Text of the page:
The scientists on the island were indeed surprised to see us as they had never before received visitors unannounced.   Over tea, the conversation soon turned to reptiles as we began to pick their brains about which animals we would likely find.  With our wish list in place we set off with a couple of scientists as guides.  At 57 degrees it was hard going, particularly for Bill.  Weighed down with a heavy camera bag he soon gave up the climb, leaving Jim and I to soldier on up the mountain with Steve, our scientist babysitter.  Steve knew his stuff and pointed out the rare plants he had been working on in his nursery, some of which were the only individuals known in existence.  “You’ll probably see Guenther’s Day Gecko and the Ornate Day Gecko (Phelsuma ornata)” he said as we marched uphill, “But don’t hold out your hopes for the Ground Boa.  They’re nocturnal and we have only seen them on night hikes.”  Although a little disappointed I was still hopeful.  After all, given our luck on this trip I wouldn’t be surprised if we were to re-discover the extinct burrowing boa Bolyeria multocarinata! You never know!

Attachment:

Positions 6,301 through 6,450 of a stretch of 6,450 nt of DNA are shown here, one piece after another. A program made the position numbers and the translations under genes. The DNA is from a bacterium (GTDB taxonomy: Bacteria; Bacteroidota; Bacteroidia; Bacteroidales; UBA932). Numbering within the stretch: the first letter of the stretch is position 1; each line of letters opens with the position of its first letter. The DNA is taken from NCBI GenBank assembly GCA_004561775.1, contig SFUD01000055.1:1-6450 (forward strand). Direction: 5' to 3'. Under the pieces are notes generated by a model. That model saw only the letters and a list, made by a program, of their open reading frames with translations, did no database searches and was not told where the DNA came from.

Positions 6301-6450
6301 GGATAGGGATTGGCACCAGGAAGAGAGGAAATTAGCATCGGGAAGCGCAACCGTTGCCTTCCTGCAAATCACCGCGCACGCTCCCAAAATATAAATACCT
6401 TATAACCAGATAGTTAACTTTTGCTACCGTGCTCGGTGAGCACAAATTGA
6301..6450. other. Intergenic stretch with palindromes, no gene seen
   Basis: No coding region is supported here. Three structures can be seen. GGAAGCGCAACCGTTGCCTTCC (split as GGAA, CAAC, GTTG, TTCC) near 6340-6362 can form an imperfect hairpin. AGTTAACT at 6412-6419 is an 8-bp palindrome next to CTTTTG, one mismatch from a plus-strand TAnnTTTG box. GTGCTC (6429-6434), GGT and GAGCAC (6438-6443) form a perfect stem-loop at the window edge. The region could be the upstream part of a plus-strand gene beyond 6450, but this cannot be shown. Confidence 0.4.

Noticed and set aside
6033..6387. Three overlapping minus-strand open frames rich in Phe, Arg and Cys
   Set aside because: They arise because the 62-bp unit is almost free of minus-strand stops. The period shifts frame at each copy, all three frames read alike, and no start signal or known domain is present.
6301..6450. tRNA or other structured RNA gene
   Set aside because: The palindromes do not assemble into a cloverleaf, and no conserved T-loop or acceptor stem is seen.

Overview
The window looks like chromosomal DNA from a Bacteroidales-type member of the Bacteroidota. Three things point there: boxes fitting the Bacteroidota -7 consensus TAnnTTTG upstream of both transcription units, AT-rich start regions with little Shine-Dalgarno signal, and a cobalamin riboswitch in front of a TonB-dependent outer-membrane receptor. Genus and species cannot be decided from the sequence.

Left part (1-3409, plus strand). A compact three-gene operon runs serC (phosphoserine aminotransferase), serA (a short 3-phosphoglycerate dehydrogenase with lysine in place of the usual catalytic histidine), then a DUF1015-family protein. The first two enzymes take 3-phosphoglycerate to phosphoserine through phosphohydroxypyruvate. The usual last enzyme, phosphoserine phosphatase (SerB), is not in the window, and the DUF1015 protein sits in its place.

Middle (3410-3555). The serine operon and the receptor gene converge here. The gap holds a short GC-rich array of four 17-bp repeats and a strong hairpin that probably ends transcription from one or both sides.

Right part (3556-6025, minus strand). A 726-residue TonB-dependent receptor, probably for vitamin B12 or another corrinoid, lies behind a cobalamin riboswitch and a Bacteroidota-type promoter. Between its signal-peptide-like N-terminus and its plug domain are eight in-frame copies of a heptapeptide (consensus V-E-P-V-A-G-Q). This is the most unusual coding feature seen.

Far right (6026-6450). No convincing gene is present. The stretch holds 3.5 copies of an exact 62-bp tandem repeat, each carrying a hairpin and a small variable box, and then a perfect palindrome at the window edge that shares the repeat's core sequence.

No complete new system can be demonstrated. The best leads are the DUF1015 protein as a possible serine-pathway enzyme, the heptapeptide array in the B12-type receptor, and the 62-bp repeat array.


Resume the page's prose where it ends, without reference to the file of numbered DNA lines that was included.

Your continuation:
We didn’t have to go far before we found our first of three Guenther’s Day Gecko’s.  Having seen lots of supposedly giant day geckos on this trip already, this one really put those in the shade.  Guentheri is the largest of the day geckos, with a total length reaching 30 centimeters with a thick set body which makes grandis look decidedly weedy.  Their marbled grey colour blended well on the palm trunks where we discovered them and made getting good photographs difficult.